Yanagihara (The People in the Trees, 2013) takes the still-bold leap of writing about characters who don’t share her background; in addition to being male, JB is African-American, Malcolm has a black father and white mother, Willem is white, and “Jude’s race was undetermined”—deserted at birth, he was raised in a monastery and had an unspeakably traumatic childhood that’s revealed slowly over the course of the book. Two of them are gay, one straight and one bisexual. There isn’t a single significant female character, and for a long novel, there isn’t much plot. There aren’t even many markers of what’s happening in the outside world; Jude moves to a loft in SoHo as a young man, but we don’t see the neighborhood change from gritty artists’ enclave to glitzy tourist destination. What we get instead is an intensely interior look at the friends’ psyches and relationships, and it’s utterly enthralling. The four men think about work and creativity and success and failure; they cook for each other, compete with each other and jostle for each other’s affection. JB bases his entire artistic career on painting portraits of his friends, while Malcolm takes care of them by designing their apartments and houses. When Jude, as an adult, is adopted by his favorite Harvard law professor, his friends join him for Thanksgiving in Cambridge every year. And when Willem becomes a movie star, they all bask in his glow. Eventually, the tone darkens and the story narrows to focus on Jude as the pain of his past cuts deep into his carefully constructed life.  

The phrase “tour de force” could have been invented for this audacious novel.

Pub Date: March 10, 2015

ISBN: 978-0-385-53925-8

Page Count: 720

Publisher: Doubleday

Review Posted Online: Dec. 21, 2014

Kirkus Reviews Issue: Jan. 1, 2015

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TO KILL A MOCKINGBIRD

A first novel, this is also a first person account of Scout's (Jean Louise) recall of the years that led to the ending of a mystery, the breaking of her brother Jem's elbow, the death of her father's enemy — and the close of childhood years. A widower, Atticus raises his children with legal dispassion and paternal intelligence, and is ably abetted by Calpurnia, the colored cook, while the Alabama town of Maycomb, in the 1930's, remains aloof to their divergence from its tribal patterns. Scout and Jem, with their summer-time companion, Dill, find their paths free from interference — but not from dangers; their curiosity about the imprisoned Boo, whose miserable past is incorporated in their play, results in a tentative friendliness; their fears of Atticus' lack of distinction is dissipated when he shoots a mad dog; his defense of a Negro accused of raping a white girl, Mayella Ewell, is followed with avid interest and turns the rabble whites against him. Scout is the means of averting an attack on Atticus but when he loses the case it is Boo who saves Jem and Scout by killing Mayella's father when he attempts to murder them. The shadows of a beginning for black-white understanding, the persistent fight that Scout carries on against school, Jem's emergence into adulthood, Calpurnia's quiet power, and all the incidents touching on the children's "growing outward" have an attractive starchiness that keeps this southern picture pert and provocative. There is much advance interest in this book; it has been selected by the Literary Guild and Reader's Digest; it should win many friends.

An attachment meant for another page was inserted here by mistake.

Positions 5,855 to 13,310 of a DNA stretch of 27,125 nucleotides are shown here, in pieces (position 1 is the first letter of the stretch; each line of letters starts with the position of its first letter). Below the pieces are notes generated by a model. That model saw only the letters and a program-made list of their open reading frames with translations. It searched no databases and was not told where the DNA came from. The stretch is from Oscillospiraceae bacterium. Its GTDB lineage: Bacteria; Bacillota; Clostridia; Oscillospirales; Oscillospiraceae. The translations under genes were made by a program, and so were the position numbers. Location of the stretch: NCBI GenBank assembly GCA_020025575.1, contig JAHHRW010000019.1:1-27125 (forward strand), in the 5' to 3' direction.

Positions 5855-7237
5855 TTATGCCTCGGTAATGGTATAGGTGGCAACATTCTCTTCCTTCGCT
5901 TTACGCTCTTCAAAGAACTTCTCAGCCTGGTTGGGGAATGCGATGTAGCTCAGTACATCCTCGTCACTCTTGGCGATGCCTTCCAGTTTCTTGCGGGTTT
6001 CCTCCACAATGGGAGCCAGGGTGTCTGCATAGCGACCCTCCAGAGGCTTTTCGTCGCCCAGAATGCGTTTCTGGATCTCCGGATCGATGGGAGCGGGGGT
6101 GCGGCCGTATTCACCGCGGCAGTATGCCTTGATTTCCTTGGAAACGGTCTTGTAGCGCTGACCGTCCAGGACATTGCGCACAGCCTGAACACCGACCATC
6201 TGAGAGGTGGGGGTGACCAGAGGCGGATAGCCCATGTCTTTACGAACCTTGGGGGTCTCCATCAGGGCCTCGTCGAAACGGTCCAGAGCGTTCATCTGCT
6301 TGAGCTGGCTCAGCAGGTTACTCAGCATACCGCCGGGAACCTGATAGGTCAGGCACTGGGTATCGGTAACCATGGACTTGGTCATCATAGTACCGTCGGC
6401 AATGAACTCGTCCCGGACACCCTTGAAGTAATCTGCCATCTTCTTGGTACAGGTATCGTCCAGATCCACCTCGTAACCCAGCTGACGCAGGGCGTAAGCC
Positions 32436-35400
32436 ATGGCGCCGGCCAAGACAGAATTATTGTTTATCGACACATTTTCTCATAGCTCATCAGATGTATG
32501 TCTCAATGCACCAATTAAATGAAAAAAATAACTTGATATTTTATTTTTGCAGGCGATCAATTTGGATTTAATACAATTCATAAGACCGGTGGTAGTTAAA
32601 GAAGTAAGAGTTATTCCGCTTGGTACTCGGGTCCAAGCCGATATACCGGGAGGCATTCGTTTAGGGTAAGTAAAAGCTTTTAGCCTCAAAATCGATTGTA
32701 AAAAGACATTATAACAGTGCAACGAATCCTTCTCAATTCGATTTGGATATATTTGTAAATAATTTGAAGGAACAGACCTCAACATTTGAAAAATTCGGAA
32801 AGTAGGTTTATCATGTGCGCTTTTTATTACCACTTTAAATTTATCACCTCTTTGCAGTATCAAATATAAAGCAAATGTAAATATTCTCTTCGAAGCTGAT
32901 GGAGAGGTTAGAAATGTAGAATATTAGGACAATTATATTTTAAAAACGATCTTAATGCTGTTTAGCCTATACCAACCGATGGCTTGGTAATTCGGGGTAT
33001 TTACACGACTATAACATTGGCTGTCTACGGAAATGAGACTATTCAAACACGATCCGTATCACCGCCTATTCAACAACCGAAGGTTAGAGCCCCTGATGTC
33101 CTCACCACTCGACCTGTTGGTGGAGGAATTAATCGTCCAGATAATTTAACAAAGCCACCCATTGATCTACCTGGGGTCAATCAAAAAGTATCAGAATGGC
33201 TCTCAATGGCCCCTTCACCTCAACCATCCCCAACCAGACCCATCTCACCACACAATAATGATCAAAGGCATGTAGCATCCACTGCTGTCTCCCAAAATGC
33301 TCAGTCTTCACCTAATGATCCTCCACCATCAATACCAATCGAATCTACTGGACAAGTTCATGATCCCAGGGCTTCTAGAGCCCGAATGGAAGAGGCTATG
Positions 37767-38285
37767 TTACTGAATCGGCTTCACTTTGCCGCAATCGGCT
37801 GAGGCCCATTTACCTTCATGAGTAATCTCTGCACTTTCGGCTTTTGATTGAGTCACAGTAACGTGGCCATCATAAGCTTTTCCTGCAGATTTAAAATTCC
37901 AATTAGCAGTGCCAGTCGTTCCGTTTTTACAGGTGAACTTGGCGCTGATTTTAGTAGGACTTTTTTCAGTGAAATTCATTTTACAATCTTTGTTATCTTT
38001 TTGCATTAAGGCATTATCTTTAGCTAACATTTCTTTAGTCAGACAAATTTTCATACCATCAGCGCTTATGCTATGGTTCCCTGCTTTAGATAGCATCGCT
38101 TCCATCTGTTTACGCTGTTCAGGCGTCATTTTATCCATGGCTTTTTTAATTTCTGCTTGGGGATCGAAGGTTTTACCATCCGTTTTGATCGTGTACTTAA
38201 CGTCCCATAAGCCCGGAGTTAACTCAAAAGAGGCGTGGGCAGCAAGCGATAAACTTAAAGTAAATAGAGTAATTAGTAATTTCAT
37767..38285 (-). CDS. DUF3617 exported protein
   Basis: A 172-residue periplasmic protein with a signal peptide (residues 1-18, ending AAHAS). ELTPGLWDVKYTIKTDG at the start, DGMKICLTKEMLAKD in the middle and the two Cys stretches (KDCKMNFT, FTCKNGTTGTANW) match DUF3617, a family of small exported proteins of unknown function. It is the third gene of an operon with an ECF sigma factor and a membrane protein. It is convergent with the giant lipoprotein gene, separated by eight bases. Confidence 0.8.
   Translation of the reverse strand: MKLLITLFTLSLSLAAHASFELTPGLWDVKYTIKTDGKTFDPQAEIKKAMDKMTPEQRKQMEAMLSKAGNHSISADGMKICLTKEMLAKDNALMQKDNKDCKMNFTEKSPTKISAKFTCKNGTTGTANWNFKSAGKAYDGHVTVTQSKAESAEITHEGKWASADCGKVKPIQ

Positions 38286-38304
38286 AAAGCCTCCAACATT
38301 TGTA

Pub Date: July 11, 1960

ISBN: 0060935464

Page Count: 323

Publisher: Lippincott

Review Posted Online: Oct. 7, 2011

Kirkus Reviews Issue: July 1, 1960